Once again the crag took some finding. Once again our route to the crag was over complicated by a helpful local mushroom picker giving less than accurate directions , yet eventually we did locate the crags.However we were not impressed as all the routes resembled mirrors where you could see the reflection of everyone who had ever attempted the climbs and therefore made them impossibly difficult for their grade. In the afternoon we decided to explore some more of the area and bumped into two local women , who new exactly where to climb. They proved to be a wealth of information on the local climbing area as well as their view on potential car crime. They advised us to completely clear out the car if we planned to climb in Les Calanques close to Marseille. I asked them what they thought was the route we should try and climb. They suggested the Arete de Marseille on La Grande Candelle.
Despite an initial poor weather forecast , we decided that this route would be a fine objective. The path to the climb starts at the University car park. It was about an hour and half's walk to the foot of the route. Once again I made the mistake of stopping two students and asking them to confirm we were on the right path for La Grande Candelle. Uncannily like the previous days , these girls were only too happy to offer us spurious directions and even tell us we were in the wrong place and should turn around. We thanked them and this time ignored their advice.
The weather was decidedly windy and there were some significant spots of rain, but the weather forecast was for tghings to improve and we pressed on. This meant we had the route to ourselves and therefore made it an exceptional climb in a unique situation.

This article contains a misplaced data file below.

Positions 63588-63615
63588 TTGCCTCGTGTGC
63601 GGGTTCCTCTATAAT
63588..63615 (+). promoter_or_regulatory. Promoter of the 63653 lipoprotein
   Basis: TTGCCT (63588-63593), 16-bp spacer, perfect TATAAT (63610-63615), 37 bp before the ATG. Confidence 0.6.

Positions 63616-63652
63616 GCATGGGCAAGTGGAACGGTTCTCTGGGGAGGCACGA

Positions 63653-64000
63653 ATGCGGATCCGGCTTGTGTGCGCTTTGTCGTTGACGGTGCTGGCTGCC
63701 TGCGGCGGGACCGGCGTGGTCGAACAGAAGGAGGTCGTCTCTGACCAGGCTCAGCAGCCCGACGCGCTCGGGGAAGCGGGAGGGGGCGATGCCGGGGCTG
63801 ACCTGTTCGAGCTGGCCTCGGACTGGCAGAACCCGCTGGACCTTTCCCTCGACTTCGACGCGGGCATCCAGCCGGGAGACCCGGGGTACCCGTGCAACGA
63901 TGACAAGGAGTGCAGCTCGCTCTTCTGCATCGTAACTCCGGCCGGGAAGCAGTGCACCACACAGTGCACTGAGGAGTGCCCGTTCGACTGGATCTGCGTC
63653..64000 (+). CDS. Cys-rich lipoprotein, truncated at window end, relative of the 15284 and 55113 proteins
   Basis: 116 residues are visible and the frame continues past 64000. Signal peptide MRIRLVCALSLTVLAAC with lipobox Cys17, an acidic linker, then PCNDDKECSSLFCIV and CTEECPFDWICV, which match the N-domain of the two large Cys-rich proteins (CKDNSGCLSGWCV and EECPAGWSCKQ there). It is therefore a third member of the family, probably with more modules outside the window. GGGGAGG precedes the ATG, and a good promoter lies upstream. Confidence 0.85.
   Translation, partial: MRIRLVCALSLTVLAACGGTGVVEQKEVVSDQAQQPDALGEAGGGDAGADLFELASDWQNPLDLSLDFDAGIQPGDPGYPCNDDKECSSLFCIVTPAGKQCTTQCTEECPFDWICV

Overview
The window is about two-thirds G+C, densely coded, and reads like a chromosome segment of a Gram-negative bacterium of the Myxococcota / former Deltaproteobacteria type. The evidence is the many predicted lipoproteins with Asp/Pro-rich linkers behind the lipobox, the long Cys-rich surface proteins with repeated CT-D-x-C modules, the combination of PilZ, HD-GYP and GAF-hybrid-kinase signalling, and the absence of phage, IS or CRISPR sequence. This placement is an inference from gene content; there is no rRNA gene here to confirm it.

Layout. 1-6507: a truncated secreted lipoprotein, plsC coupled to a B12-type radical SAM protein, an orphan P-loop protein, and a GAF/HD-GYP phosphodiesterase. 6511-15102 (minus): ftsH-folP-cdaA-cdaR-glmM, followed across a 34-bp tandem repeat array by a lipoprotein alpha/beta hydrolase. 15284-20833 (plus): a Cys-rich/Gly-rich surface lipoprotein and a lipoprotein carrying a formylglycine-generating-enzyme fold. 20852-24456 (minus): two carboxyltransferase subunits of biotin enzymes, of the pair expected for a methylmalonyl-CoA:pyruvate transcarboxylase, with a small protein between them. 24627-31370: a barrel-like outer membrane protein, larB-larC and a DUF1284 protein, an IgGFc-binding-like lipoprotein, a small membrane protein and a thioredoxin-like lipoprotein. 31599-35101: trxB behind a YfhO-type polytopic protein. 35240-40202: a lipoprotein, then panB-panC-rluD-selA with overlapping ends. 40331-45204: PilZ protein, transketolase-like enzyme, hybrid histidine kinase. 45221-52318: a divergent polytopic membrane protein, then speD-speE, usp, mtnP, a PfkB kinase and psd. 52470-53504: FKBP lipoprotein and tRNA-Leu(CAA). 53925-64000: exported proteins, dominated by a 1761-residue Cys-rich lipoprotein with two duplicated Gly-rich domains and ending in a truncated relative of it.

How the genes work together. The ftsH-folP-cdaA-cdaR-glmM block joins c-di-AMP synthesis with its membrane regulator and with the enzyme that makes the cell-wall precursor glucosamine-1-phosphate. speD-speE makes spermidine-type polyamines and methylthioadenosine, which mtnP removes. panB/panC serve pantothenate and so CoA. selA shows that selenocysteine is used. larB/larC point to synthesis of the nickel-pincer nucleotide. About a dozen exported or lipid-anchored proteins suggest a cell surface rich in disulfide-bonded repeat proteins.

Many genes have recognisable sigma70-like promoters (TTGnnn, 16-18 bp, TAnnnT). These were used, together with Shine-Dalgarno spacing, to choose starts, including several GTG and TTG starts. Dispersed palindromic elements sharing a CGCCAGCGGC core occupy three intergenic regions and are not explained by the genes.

|The spectacular arete de Marseilles on La Grande Candelle.|
The first pitch is the hardest. yet after the experince of the previous days climbing it was straight forward and solid positive climbing. The pitch which makes the route famous , is the start of the second pitch. It requires you to step/fall/jump from the pillar to the main arete. It is spectacular , but it is surprisingly simple. A further five or so pitches of immaculate climbing leads to the top and a 30 meter rappel dumps you back on the return path.
|Looking down the arete|
|Bob sporting his special badge|
This is a place steeped in French climbing history and where among others Gaston Rebuffat cut his teeth to become one of Frances most distinguished climbers [and writers of mountaineering literature.]
We identified the route called La Moitie-Moitie as the route to go for . We drove up to the Col de la Gardiole and parked the car. From there it is a question of walking down a track [partly tarmacked] virtually to the sea. Although it is understandable that access is restricted it is also annoying to be constantly passed by military trucks and forestry vehicles who in the latter case , it seems that there only function was to drive up and down the track making sure that no one else drives up and down the track. Whats more when I flagged down one such Forestry official to ask him if he knew where our climb was he hadn't a fucking clue.
Once located ,the climb was superb and this being mid November we saw no other climbers. The weather was perfect.